Along with a range of memberships and other opportunities to support us, the State Library holds special fundraising appeals to help acquire, conserve and display significant collection items.
2014 appeal thank you
The 2014 annual appeal has been a great success and donations are now closed. Thanks to your generous contributions, we have exceeded the funding required for each of our campaign items.
With your support, we have acquired The Diggers Ten Commandments and La Fin du Monde, and we can also progress the digitisation and preservation of 3000 extraordinary photographs of Fitzroy and Castlemaine from the Committee for Urban Action (CUA) collection.
The Library would like to thank all of our supporters who contributed to our annual campaign. It is only through your generosity that we are able to secure important historical items such as these. Now and in the future they will be a source of learning, pleasure and inspiration for all Victorians.
We will let you know when these items are on public display.
A goldfields rarity
The Diggers Ten Commandments is an anonymous, rare document circulated in the Victorian goldfields between 1851 and 1860. Composed in a light-hearted style by an unknown Ballarat digger, this six-page handwritten document sets down the largely unwritten rules of conduct for diggers.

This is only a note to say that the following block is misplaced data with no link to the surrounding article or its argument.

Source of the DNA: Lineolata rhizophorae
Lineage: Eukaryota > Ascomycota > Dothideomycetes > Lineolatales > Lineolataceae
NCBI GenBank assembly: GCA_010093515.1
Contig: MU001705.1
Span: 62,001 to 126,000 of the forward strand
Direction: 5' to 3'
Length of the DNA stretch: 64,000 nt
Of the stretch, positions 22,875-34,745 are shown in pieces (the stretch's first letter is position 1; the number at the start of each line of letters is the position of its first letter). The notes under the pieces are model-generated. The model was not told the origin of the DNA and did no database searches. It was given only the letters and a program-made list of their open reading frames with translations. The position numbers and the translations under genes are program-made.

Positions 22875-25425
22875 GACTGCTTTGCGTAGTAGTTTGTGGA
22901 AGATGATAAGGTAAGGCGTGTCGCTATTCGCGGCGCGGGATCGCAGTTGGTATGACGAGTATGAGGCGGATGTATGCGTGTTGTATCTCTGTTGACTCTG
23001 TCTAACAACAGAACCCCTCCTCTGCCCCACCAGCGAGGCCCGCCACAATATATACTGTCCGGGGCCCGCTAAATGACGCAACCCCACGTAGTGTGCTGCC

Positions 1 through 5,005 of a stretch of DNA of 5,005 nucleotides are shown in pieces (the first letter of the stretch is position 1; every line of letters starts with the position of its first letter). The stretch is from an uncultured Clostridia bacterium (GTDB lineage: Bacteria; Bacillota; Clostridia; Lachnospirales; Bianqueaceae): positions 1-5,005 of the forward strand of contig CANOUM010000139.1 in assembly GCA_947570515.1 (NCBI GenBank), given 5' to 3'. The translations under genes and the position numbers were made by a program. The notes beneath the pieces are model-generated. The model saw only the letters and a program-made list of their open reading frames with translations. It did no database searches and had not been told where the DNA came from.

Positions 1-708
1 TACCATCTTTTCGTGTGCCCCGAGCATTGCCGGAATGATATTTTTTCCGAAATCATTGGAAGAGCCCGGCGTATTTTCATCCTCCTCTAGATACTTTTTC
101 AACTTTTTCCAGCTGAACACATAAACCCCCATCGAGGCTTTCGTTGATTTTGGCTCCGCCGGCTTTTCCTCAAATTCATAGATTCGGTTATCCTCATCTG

Owning this valuable piece of history – which reflects Australia’s 'fair go for all' philosophy – helps us continue to tell the story of 19th-century goldmining and safeguard the rich history of Victoria.
A modernist masterpiece
La Fin du Monde is a key 20th-century illustrated book. Printed in 1919, this exquisite masterpiece of image and typography is illustrated by the brilliant French Cubist Fernand Léger and features text by modernist poet Blaise Cendrars.
Renowned curator and art writer Robert Johnson described it as 'the most beautiful and accessible French artists' book of its era... A message of modernity is evident on every page of this bibliographic masterpiece.'
The acquisition of this beautiful example of modern book design, and its display in our Mirror of the world: books and ideas exhibition, makes it a continuing inspiration for all.
The Library's unique collection of CUA Streetscapes is a vast Google-style photographic survey of inner Melbourne. In the 1970s a group called the Committee for Urban Action – concerned at the destruction of Victoria’s building heritage – photographed an extraordinary number of streetscapes.
The details in these images offer a rich record of life in the 1970s and form the basis of the heritage overlays still used in urban planning today.
Digitising 3000 images from the collection – the photographs of a whole Fitzroy block as well as a selection of streets in Castlemaine – will make this amazing legacy accessible to an even wider audience of students, artists and historians.